This article was printed by the "New York Times", 4 April 1926


Tramp Dog of No Pedigree Took Part In the Big Parade in France

Stubby is dead. He was only a dog and unpedigreed at that, but he was the most famous mascot in the A.E.F. Stubby took part in four major offensives, was wounded and gassed. He captured a German Spy and won more medals than any other soldier dog. He led the American Legion parades and was know to three Presidents. He was, indisputably, a fighting dog. His Arlington is to be the Smithsonian Institution.

Early in life Stubby longed for a career. Realizing the value of education, the brindle and white "bull terrier" abandoned his nomadic life for that of a student. Selecting Yale University as his alma mater, he was soon recognized there was a prodigy. His progress, however, was interrupted.

America entered the war and the First Connecticut Regiment, later merged into the 102d Infantry, Twenty-sixth Division, was ordered to Yale field for training. Though delighted with his intellectual environment and his frolics in the huge Bowl, Stubby came to the conclusion that he ought to do his bit by his country. It was hard, after five peregrinating years, during which he had often been hungry and cold, to leave the only scene of peace and hospitality he had ever found. But in such a time, when men were parting from mothers and wives to defend the honor of Uncle Sam, was he, a mere wanderer without dependents, to think of self?

Stubby joined up. One morning a bugle sounded the departure from camp. Crammed into a train loaded with equipment, he was started South. He knew not where he was speeding. His recent contacts with scholasticism, however, stood him in good stead. Tennyson had said something memorable--"His not to reason why, his but to do and die".

At Newport News the soldiers were hustled aboard a transport. Here difficulties arose. Stubby was not on the roster. He had no enlistment card. The officers were stern and unknown to him.

Corporal J. Robert Conroy perceived his hangdog look and was touched. Wrapping him into the greatcoat slung on his arm and admonishing him to be quiet, he smuggled him up the gangway. Stubby lay still, with bated breath, until released into a coal bunker. Without diminishing allegiance to all his comrades, Stubby from that moment adopted Conroy as his master.

On Feb. 5, 1918, he entered the front lines of the Chemin des Dames sector, north of Soissons, where he was under fire night and day for more than a month. The noise and strain that shattered the nerves of many of his comrades did not impair Stubby's spirits. Not because he was unconscious of danger. His angry howl while a battle raged and his mad canter from one part of the lines to another indicated realization. But he seemed to know that the greatest service he could render was comfort and cheerfulness.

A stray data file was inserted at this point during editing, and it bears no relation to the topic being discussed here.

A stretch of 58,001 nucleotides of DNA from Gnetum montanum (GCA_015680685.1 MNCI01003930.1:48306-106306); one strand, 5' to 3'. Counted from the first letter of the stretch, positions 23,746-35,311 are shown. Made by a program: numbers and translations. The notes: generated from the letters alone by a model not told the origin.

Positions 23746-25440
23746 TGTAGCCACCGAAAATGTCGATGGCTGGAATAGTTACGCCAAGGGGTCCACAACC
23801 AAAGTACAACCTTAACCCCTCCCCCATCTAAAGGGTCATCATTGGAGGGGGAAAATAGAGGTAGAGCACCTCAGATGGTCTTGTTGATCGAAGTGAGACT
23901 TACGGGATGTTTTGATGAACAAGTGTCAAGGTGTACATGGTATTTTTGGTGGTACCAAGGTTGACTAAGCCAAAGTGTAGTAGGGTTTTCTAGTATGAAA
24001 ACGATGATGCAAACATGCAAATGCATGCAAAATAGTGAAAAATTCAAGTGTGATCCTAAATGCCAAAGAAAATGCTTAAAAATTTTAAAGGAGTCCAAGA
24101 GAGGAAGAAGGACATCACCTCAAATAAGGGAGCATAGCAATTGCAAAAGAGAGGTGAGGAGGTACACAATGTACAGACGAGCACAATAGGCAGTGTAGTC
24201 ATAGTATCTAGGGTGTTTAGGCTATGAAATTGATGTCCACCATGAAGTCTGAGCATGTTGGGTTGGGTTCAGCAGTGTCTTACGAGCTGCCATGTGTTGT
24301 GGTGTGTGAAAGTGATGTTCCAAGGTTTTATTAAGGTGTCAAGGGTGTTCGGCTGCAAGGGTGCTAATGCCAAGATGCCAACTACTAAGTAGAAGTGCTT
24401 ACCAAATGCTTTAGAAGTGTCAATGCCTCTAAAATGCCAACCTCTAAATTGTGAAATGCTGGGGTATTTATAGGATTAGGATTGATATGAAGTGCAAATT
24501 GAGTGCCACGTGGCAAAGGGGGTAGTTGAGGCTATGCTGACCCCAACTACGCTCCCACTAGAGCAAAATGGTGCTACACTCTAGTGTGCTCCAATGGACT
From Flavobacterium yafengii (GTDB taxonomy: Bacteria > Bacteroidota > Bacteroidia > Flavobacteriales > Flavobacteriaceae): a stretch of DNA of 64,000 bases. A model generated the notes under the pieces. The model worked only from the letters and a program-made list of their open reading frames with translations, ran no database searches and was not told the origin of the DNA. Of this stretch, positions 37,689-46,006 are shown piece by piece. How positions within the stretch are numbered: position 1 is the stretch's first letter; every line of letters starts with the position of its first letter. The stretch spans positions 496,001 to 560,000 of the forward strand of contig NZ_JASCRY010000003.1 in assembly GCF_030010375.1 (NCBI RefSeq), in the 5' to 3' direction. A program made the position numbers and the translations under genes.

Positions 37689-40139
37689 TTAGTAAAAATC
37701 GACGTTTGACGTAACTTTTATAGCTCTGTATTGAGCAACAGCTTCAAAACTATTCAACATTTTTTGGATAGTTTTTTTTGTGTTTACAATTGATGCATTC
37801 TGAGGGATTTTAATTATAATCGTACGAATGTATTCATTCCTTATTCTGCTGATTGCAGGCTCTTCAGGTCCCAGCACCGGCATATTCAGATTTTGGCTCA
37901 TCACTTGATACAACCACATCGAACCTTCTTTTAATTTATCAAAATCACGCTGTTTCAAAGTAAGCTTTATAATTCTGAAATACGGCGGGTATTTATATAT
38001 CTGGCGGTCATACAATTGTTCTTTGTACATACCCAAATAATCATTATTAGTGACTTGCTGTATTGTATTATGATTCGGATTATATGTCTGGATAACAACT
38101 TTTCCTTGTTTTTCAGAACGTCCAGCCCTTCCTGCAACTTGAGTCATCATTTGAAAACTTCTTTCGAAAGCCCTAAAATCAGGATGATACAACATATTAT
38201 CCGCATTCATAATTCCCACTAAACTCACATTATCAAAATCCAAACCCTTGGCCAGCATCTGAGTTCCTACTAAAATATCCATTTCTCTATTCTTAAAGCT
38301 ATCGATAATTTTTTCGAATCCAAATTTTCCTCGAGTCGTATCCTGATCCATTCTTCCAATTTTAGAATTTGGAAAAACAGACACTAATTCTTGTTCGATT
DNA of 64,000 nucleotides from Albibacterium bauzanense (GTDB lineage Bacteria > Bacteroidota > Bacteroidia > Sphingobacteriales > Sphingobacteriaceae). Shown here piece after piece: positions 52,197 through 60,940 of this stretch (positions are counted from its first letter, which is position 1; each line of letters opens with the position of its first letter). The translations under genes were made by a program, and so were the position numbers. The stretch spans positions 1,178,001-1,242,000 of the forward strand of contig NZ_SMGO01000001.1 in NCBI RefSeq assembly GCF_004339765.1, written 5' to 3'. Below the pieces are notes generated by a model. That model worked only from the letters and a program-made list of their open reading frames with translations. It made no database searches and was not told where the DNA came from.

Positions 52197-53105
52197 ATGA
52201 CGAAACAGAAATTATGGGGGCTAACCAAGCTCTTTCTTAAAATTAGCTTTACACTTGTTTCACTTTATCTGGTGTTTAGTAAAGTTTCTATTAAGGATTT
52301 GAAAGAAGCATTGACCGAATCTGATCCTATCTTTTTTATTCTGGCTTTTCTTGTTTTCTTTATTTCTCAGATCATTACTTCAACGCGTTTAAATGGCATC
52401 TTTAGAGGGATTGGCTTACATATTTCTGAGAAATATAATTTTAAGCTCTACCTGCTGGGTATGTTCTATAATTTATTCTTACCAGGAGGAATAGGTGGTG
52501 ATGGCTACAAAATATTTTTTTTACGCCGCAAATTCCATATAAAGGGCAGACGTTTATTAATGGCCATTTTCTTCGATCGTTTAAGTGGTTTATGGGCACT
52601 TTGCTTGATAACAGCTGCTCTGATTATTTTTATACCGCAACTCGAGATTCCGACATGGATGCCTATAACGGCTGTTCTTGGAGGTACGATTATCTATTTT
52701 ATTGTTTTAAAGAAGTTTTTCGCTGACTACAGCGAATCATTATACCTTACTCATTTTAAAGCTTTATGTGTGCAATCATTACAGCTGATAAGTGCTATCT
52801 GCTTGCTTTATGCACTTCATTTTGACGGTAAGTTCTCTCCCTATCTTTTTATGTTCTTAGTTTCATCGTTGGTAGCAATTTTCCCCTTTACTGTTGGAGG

When he deserted the front lines it was to keep a wounded soldier company in the corner of a dugout or in the deserted section of a trench. If the suffering doughboy fell asleep, Stubby stayed awake to watch.

In the Chemin des Dames, Stubby captured a German spy and saved a doughboy from a gas attack. Hearing a sound in the stillness of the night, the dog, who guarded sleeplessly, stole out of the trenches and recognized--a German. Attempts by the German to deceive the dog were futile. Seizing his prisoner by the breeches, Stubby held on until help arrived.

Stubby, on other leaves, visited Nice, Monte Carlo and Nancy. At Neufchateau, the home of Jeanne d'Arc, he was presented with the first of the many medals he subsequently won in dog shows and Victory loan drives. Upon his return to the front he found himself in the thick of the Meuse-Argonne fray, which was to end the war.

After armistice Stubby spent his time congratulating and being congratulated. Traversing the streets of Paris, he was recognized by hundreds of French, English, Austrailian and American soldiers. And then on Christmas Day, at Mandres-en-Basigny, he met President Wilson. Stubby the dog to whom rank insignia made no difference, offered his paw. Little had he expected that he was to be known and greeted by three Presidents.

Back in his native land he was demobilized at Camp Devens, Mass., April 20, 1919. Parading with his famous division in Boston, he was reviewed by Governor Calvin Coolidge. An aquaintance was started which was renewed at the American Legion convention at Kansas City jin 1921, attended by Vice President Coolidge, and at the convention in Omaha 1926, attended by President Coolidge.

On parade Stubby always wore the embroidered chamois blanket presented to him by admiring Frenchwomen and decorated with service chevrons, medals, pins, buttons and a galaxy of souvenirs. On the end of his modernly bobbed tail a German iron cross was appended, the possession of which Stubby never explained.

Conroy's decision to study law at Georgetown University brought him and Stubby to Washington. There Conroy became secretary to Representative E. Hart Fenn of Connecticut and Stubby met Representative William P, Connery Jr. of Massachusetts and B. Carroll Reece of Tennessee, old friends from the Twenty-sixth Division, in Congress. His buddies were coming into prominence. One day Stubby encountered Major M.D. Arnold and Captain J.W. Boyer, both of the old Y. D.

Besides being painted by Charles Ayer Whipple, artist of the Capitol, Stubby had the distinction of being photographed with General Pershing.